You best serve your client’s interest by making sure you can focus on successful completion of the work the two of you have agreed to; dealing with payment issues is a distraction that will get in the way of that.
In addition, projects can tend to get stretched out — even abandoned altogether — when a cash-strapped client can’t make the final payment. Some will send the project spiraling into revision purgatory if it buys them time to come up with the funds. This can obviously delay their timeline, but even worse, it can make the final product worse in the end. By pre-paying, this won’t happen, and the project can flow naturally without money issues mucking things up.
The nitty gritty
An excellent way to get paid upfront that doesn’t require any arm-twisting or begging on your part is a not-too-painful bit of salesmanship.
The contract or agreement with your client should include payment terms. Here is where you lay the foundation for prepayment. Specify the amount of the deposit to be paid upon agreement and indicate that the client will pay the remainder upon completion of the project. Now here is where it gets interesting.
Make a note to your client (or tell them if you’re making the presentation in person or talking on the phone), that they can save 10 percent of the overall contract by making a prepayment in full.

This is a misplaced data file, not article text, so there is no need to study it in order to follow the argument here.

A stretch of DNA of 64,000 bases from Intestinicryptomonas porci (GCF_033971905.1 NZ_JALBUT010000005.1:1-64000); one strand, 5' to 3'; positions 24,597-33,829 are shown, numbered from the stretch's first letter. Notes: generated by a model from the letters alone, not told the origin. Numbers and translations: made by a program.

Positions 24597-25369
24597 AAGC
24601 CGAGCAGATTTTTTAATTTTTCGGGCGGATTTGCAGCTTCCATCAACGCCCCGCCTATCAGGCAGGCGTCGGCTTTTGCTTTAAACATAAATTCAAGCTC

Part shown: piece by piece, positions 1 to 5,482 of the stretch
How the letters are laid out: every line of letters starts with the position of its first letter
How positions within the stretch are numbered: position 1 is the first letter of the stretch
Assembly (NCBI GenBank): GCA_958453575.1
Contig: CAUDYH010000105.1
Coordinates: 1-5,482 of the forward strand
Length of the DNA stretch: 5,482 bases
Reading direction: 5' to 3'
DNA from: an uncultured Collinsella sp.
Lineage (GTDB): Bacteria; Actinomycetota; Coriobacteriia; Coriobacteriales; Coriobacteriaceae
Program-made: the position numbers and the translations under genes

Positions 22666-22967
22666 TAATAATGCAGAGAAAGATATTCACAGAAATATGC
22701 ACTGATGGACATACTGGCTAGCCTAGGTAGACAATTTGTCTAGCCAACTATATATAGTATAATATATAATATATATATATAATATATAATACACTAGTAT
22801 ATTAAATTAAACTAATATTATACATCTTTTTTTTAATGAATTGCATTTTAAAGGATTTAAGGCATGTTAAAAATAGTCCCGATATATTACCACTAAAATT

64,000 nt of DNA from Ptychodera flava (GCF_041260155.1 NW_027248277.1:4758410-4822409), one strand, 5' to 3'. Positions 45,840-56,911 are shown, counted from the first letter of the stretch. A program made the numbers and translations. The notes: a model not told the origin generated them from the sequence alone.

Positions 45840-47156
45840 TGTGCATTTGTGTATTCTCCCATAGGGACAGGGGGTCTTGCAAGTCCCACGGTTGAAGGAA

That’s a pretty sweet incentive for your client to let go of some cash. And I have found that at least 80 percent of my clients accept this offer happily. In fact, some businesses are obligated to their stakeholders to take advantage of any such price-breaks that are presented.
You may be concerned about discounting. From my perspective, it’s a small price to pay to have full payment upfront. Plus I factor that into my package pricing. If a client doesn’t want the discount and prefers to pay later, I’m covering my potential risk with my pricing. In exchange for relieving me of that risk, the client gets a discount.
If I had realized the advantages this business model provides for my business and my customers, I would have made the switch much earlier.
I’m now in a much better position to forecast business income, which lets me be more selective about the clients I take on, further reducing my risk, and allowing me to do the kind of work I am most interested in and excited about. That’s a win-win for me and my clients.
I’m sure by now you see the many advantages of having your clients pay in advance. Better than 80 percent of my clients also see the benefit in doing that, but some don’t take me up on the discount offer.
Of course, I’ve accounted for some risk in my pricing, but there are other ways to ease the pain of waiting for payment. Consider having your agreement include a late fee if the customer doesn’t pay the balance due on time. You’d have a hard time collecting from a true deadbeat, but the idea of a late fee may spur some clients into honoring the deadline, so you do not have to wait longer for payment.
And look at your invoicing and collection practices to see where you might tighten up and improve your cash flow. You did the work — make sure you get paid for it!